Judge cautions lawyer on mediation sessions

By Joyetter Feagaimaali’i-Luamanu 02 December 2018, 12:00AM

Supreme Court Justice Vui Clarence Nelson has cautioned the prosecutor from the Attorney General’s Office, saying discussions held during mediation sessions are strictly confidential. 

Raising his concerns during a Court proceeding—wherein complainant Suitupe Misa filed a $1 million tala lawsuit against the Ministry of Police—he said discussions held during judicial settlement conferences are not admissible in Court and he will not accept it. 

During the proceeding, prosecutor Sefo Ainu’u from the Attorney General’s Office, put it to the complainant that the Commissioner of Police Fuiavaili’ili Egon Keil did not know him.

“Remember when we were in mediation with the Commissioner,” said Ainu’u, which drew an objection from the complainant’s lawyer Seuamuli Sarona Ponifasio.

Seuamuli then advised the Judge that the mediation was held before a judicial settlement conference which is confidential. 

Justice Vui agreed and told Ainu’u that he will not allow this to continue in his Court.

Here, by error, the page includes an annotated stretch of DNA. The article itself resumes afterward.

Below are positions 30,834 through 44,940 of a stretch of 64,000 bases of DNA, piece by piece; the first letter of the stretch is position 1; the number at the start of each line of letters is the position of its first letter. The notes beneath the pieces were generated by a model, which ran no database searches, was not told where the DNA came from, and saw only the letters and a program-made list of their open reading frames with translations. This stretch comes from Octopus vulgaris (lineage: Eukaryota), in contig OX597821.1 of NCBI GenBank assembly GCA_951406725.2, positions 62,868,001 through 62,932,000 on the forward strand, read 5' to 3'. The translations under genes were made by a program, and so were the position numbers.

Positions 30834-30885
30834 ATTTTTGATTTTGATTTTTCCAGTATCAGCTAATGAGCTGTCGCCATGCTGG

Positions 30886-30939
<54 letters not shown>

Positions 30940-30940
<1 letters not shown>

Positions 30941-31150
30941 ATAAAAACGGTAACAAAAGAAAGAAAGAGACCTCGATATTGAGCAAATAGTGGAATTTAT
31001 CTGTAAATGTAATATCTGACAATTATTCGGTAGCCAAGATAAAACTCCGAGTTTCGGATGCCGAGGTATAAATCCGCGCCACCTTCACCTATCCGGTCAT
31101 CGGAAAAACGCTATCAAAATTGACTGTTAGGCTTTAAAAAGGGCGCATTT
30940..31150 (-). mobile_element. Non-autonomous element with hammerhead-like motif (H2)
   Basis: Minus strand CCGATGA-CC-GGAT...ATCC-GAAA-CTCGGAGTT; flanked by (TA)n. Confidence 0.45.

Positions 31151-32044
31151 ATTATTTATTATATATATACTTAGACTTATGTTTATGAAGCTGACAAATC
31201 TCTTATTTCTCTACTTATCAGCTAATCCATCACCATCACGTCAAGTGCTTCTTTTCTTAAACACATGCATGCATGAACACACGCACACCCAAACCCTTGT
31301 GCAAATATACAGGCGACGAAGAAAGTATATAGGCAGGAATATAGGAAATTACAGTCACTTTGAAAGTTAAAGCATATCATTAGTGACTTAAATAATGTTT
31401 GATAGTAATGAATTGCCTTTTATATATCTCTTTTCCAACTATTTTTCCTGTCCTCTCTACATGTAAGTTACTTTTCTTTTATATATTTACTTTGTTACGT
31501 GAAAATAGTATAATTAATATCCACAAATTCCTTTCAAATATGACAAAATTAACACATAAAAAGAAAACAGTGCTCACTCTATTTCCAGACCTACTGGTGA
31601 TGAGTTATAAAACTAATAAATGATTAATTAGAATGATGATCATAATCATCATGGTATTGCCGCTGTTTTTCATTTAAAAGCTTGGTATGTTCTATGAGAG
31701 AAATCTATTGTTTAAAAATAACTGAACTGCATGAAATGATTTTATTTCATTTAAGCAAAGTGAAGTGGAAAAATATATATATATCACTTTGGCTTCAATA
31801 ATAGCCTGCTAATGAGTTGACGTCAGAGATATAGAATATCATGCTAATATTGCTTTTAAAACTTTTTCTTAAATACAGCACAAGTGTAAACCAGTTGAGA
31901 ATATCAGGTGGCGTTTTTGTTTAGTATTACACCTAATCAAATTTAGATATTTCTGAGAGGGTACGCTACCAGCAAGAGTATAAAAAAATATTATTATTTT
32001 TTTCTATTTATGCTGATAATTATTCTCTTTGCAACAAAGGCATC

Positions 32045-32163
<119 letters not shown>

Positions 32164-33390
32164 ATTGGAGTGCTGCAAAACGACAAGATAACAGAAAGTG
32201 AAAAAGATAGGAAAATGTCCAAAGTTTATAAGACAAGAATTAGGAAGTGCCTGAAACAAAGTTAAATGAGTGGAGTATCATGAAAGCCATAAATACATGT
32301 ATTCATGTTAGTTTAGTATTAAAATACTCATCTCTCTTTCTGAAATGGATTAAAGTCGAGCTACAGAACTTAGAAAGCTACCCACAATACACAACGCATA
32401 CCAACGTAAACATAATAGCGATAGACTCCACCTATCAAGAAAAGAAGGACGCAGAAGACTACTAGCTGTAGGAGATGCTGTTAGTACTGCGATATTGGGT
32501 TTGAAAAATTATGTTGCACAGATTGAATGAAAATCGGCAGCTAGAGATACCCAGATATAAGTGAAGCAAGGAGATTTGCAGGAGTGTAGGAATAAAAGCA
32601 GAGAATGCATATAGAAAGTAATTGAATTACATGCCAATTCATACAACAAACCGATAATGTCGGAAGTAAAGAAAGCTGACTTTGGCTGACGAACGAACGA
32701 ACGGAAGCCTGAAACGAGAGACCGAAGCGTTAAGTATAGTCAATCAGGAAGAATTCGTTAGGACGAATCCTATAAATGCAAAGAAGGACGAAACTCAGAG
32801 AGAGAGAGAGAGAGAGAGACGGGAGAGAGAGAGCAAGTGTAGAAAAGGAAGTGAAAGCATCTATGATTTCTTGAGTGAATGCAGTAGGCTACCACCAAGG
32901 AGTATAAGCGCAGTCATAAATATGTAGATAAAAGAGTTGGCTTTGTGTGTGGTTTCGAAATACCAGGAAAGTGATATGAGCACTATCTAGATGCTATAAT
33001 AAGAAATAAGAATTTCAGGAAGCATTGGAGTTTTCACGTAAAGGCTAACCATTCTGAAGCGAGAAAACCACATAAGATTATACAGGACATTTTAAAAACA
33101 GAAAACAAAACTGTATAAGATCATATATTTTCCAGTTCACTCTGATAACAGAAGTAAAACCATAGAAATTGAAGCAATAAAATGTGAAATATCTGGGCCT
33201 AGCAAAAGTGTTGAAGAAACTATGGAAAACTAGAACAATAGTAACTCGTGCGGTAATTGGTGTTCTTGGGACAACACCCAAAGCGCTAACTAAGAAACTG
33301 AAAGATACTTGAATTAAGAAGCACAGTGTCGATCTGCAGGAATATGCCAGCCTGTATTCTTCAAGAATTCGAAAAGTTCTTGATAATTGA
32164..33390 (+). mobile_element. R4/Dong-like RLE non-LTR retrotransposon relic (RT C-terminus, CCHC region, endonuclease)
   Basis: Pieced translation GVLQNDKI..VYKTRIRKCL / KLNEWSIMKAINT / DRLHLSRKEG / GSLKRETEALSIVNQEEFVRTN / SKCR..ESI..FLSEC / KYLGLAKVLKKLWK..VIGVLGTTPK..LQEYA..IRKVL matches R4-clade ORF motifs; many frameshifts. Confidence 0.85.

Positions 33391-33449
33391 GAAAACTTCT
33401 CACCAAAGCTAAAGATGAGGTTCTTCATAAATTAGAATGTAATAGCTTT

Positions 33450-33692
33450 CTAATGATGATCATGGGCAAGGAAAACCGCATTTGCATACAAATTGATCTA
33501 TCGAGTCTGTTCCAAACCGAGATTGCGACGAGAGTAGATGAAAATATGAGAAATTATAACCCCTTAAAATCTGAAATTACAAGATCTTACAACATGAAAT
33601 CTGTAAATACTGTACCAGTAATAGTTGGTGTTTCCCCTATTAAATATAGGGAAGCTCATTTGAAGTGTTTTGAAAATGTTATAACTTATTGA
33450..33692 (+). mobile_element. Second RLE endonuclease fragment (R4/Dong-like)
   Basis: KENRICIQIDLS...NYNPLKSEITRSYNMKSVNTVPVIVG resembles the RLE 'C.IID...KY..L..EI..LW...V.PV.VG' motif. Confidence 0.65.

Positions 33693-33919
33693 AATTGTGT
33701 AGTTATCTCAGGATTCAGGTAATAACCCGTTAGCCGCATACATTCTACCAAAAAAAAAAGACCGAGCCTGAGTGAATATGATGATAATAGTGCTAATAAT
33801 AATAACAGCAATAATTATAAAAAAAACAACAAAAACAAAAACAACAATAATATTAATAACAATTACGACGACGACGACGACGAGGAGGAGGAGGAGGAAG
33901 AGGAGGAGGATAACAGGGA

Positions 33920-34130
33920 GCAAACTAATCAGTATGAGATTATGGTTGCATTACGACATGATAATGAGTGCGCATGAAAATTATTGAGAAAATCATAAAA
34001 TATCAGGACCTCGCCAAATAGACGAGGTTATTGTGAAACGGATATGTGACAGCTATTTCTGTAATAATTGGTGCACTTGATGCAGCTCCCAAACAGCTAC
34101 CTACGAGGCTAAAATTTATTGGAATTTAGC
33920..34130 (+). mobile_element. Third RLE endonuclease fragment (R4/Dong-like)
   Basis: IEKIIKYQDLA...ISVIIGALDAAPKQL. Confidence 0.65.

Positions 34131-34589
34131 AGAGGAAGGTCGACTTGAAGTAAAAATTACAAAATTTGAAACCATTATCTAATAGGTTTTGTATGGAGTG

“You cannot do that you bring any more than what you already know.” 

But Ainu’u argued that it was relevant to make reference to those discussions due to the issue of “apologies being made”. However, the Judge fired back saying: “Whatever is said during judicial settlement conference is not admissible in court—end of story. Whether it is an apology or not or whatever—it is not admissible in court.”

The Judge noted that if the apology was made outside of judicial settlement conference, then it can be questioned, but not during the mediation period. 

“That is confidential and if we start reeling into the judicial settlement conferences, no one would agree to mediation anymore.”

The parties in the substantive are now awaiting approval from Cabinet on the amount of settlement to pay the complainant.

By Joyetter Feagaimaali’i-Luamanu 02 December 2018, 12:00AM

Trending Stories

Samoa Observer

Upgrade to Premium

Subscribe to
Samoa Observer Online

Enjoy unlimited access to all our articles on any device + free trial to e-Edition. You can cancel anytime.